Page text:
Take them out of the numbers and both emerging markets and Japan outperformed the US last year. So could the 2020s really be the decade of no disruption? The one when the top dogs are so beyond brilliant that they stay the top dogs?

That seems unlikely. Look at valuations. We’ve all got rather used to the idea that, driven by its brilliant tech stocks, the US market trades at a premium — and that having been the world’s best-performing market for eight of the past 10 years, it somehow deserves to keep winning.

But the gap in valuations between the US and the rest of the world is now higher than it has ever been — the current cyclically-adjusted price/earnings ratio for US stocks is 35 times, against 21 for Europe and 14 for the UK for example. For it to fall to historical norms, says Schroders’ Duncan Lamont, could mean the US underperforming by 5 per cent a year for a decade.

That said, valuations clearly tell you little about what is going to happen in markets in the short term (if they sent any reliable signals to investors the share prices of big tech stocks would have collapsed in a big sell-off long ago).

So what might make a difference and trigger a change in sentiment? Vaccinations are the obvious factor. As the world emerges from its various lockdowns in economic activity, stocks in cyclical companies will benefit. They aren’t hugely represented in the US: they make up about 35 per cent of the market against more than 55 per cent in the UK and Japan.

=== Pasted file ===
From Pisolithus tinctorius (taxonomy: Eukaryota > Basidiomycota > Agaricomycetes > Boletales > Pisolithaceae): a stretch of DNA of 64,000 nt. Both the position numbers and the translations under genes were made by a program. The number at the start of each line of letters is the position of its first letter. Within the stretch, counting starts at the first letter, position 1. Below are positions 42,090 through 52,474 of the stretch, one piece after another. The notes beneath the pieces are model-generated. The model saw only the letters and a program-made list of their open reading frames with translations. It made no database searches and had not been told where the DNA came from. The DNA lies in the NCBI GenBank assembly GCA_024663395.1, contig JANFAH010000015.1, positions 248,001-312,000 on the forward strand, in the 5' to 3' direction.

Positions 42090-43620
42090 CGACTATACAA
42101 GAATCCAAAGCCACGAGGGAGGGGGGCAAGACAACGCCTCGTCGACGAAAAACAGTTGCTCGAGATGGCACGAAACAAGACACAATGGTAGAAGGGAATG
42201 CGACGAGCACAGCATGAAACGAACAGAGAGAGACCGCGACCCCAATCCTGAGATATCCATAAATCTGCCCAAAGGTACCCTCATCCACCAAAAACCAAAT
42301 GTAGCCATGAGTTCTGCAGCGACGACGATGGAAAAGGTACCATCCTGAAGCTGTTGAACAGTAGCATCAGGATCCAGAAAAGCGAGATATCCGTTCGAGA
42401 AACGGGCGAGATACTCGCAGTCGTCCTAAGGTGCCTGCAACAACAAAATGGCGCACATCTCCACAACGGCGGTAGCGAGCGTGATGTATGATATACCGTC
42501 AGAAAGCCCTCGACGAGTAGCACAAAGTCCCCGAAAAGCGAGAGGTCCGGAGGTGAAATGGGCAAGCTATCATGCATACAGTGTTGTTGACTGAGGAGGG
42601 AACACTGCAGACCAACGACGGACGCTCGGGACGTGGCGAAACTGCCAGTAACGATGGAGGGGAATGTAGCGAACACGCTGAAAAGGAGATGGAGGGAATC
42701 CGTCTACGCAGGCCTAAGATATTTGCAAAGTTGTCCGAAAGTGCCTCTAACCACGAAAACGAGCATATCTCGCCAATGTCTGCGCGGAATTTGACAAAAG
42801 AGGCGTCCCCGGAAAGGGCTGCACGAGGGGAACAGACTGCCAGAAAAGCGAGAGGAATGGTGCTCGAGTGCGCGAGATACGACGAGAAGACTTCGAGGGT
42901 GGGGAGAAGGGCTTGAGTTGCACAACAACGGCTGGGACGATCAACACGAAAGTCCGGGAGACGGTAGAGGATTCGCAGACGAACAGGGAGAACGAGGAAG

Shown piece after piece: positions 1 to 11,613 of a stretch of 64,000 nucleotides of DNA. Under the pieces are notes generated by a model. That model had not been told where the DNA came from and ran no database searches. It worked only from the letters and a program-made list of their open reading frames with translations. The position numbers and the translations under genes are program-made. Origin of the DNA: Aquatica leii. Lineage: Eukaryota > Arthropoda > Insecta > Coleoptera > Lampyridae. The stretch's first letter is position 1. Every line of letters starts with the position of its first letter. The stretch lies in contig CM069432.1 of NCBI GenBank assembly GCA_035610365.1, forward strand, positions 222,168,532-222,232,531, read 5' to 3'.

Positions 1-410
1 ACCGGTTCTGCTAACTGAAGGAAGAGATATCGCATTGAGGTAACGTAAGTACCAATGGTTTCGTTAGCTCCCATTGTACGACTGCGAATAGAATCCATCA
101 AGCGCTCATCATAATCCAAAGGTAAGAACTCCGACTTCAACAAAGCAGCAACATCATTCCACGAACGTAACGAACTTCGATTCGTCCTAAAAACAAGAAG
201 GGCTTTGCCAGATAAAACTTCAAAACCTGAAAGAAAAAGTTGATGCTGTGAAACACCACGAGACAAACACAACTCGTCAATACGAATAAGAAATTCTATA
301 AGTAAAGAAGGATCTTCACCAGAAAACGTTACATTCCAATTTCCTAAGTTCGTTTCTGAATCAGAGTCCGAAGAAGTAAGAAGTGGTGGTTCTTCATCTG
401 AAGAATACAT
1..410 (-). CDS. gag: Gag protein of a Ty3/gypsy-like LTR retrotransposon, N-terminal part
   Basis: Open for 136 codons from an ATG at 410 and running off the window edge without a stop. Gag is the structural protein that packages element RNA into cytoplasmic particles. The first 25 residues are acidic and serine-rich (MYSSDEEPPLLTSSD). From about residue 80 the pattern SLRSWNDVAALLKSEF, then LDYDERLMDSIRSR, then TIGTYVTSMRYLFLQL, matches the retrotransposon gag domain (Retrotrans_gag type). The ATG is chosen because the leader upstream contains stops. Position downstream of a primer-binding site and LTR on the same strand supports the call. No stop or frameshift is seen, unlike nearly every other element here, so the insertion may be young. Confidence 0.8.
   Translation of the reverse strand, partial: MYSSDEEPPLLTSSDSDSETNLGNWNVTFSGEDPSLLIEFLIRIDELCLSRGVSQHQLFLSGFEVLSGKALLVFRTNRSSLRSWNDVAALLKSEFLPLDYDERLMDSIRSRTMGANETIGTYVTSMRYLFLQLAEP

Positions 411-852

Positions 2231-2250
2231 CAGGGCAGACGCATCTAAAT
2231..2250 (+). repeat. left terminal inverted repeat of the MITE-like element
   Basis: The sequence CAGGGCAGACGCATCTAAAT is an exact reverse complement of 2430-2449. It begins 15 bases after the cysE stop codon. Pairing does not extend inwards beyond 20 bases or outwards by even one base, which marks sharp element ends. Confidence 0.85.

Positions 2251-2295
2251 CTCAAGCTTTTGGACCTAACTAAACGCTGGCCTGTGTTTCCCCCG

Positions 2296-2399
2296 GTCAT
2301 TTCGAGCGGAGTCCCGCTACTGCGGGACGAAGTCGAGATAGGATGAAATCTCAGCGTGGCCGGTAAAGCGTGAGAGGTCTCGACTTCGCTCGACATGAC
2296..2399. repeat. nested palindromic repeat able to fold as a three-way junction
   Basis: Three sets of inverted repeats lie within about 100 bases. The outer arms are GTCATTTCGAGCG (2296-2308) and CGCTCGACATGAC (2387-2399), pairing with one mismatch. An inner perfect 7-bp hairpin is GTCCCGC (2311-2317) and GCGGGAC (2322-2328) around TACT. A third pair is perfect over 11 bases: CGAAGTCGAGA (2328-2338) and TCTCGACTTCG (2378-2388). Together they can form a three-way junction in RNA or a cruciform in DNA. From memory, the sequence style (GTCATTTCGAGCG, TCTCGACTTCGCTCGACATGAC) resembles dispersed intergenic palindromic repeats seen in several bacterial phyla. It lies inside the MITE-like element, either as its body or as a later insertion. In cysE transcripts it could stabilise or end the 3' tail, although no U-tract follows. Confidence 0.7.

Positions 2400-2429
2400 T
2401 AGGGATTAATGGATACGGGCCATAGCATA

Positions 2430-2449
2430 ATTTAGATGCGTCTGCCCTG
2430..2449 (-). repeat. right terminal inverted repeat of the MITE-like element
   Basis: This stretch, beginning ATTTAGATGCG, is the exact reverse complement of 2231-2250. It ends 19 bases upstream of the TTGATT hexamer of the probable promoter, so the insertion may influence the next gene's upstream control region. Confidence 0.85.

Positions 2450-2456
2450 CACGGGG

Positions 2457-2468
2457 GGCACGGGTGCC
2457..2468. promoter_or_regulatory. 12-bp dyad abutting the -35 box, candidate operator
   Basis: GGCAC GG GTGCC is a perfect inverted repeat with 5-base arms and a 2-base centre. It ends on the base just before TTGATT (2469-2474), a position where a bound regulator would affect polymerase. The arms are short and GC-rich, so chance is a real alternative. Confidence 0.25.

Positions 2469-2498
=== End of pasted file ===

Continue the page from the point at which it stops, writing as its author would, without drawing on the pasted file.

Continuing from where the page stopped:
The return of physical freedom in the west will therefore help non-US markets a lot more than tech-heavy US markets.

The lifting of the political fog in the US might do the same. The Biden administration is likely to turn its attention soon to corporate taxes, something that will hit US company profits relative to those elsewhere.

Finally, it is worth noting that the past year has taught governments something about power. For years now the discussion around big tech has focused on whether states can control companies.

But one thing we have surely been reminded of in the pandemic is that when push comes to shove it is states that are sovereign. Who would have thought a year ago that modern democratic countries could and would hold their citizens — not just within their borders, but inside their homes? That’s power. And if they can do this with impunity, what’s a windfall tax on the beneficiaries of the pandemic or regulation that bashes social media?

Note the confidence with which Australia has taken on Google, with its demand that tech giants start paying local news outlets for linking to their stories.

A key point in all of this is that there is no such thing as passive investing. Invest in a global ETF and you have made an active decision to tie your financial future to the US and hence to big tech. That might be fine — maybe it is what you want. But if you don’t stop to think about the asset allocation inside what you think is a passive strategy you may find you enter 2030 not as happy a hodler as you might like.

Merryn Somerset Webb is editor-in-chief of MoneyWeek. Views are personal.  Twitter: